Despite the fact that a lot of marketing has moved into the online world over the last decade-or-so, leaflets still remain one of the best ways to get the word about your product/service.
Leaflets are direct, informative and can be mass-produced relatively inexpensively (by printing companies such as www.solopress.com or www.fastprint.co.uk), making them perfect for large and small businesses alike.
However, in order for a leaflet to be an effective marketing medium, you need to pay attention to the design side of things, and that doesn’t just mean hiring a fancy graphic designer either.
It means knowing what makes a good, effective design, and what elements of a leaflet are likely to bring in results, rather than just looking pretty.
Below, I’ve rounded up some of the best, most gorgeous leaflet designs I’ve come across on the Internet to give you some inspiration.
#1 – Pact
Pact is a large capacity development corporation currently operating in more than 26 countries, and their leaflet design here is certainly one to be admired.
You’ll notice that the leaflet utilises a bold colour scheme (purple, predominantly) along with large bold typography and eye-catching imagery.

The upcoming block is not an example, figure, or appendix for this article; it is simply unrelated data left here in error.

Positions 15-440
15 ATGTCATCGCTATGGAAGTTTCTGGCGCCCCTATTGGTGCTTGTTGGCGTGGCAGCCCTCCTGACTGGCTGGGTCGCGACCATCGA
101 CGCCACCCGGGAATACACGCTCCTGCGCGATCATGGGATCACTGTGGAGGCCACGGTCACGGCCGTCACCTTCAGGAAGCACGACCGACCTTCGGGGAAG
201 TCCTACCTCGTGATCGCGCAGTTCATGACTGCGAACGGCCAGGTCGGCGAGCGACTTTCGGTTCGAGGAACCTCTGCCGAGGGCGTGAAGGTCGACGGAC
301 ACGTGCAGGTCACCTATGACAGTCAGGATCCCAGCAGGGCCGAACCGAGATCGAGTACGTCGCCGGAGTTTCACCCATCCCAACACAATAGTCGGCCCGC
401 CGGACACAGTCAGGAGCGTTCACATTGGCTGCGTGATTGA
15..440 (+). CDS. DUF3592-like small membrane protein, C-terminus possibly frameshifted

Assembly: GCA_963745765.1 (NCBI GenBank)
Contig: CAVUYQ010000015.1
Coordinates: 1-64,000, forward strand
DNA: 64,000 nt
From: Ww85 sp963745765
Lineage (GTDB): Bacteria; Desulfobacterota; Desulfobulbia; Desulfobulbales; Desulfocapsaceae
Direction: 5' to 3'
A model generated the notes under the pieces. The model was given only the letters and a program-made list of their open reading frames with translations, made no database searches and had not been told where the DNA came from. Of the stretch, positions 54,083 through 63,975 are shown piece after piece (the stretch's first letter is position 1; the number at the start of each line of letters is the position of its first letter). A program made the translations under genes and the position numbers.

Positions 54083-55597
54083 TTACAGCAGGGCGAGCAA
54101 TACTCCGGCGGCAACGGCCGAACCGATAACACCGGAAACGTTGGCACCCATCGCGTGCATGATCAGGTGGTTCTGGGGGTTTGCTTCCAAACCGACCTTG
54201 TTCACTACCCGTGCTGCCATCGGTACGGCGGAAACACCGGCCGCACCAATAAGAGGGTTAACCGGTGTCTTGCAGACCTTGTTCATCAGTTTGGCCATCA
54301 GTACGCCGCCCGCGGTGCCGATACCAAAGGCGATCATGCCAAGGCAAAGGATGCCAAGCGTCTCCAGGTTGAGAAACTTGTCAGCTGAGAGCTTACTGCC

The genius of this leaflet design is just how clear and concise it is. Inside, it features the headline “building local promise.” which is then clearly explained in a short, to-the-point paragraph on the next fold.
It comes across as bold and energetic, yet also trustworthy and concise.
#2 – Wildlife Brigade
The Wildlife Brigade is all about “conserving places”, and this leaflet uses beautiful imagery to convey exactly the sort of places the organisation is referring to.
On the first page, you see a beautiful image of a forest with the bold headline “forest”. On the following page, the leaflet tells you why preserving the forest matters, and again uses bold and emotional imagery to help get the point across.
The intelligent part of this leaflet is not only the great use of imagery, however, but also the way in which it is set out.
It follows a logical format and everything is clearly divided and explained. Important points are given prominence via the use of bold typography (see “threats”).
Leave a Comment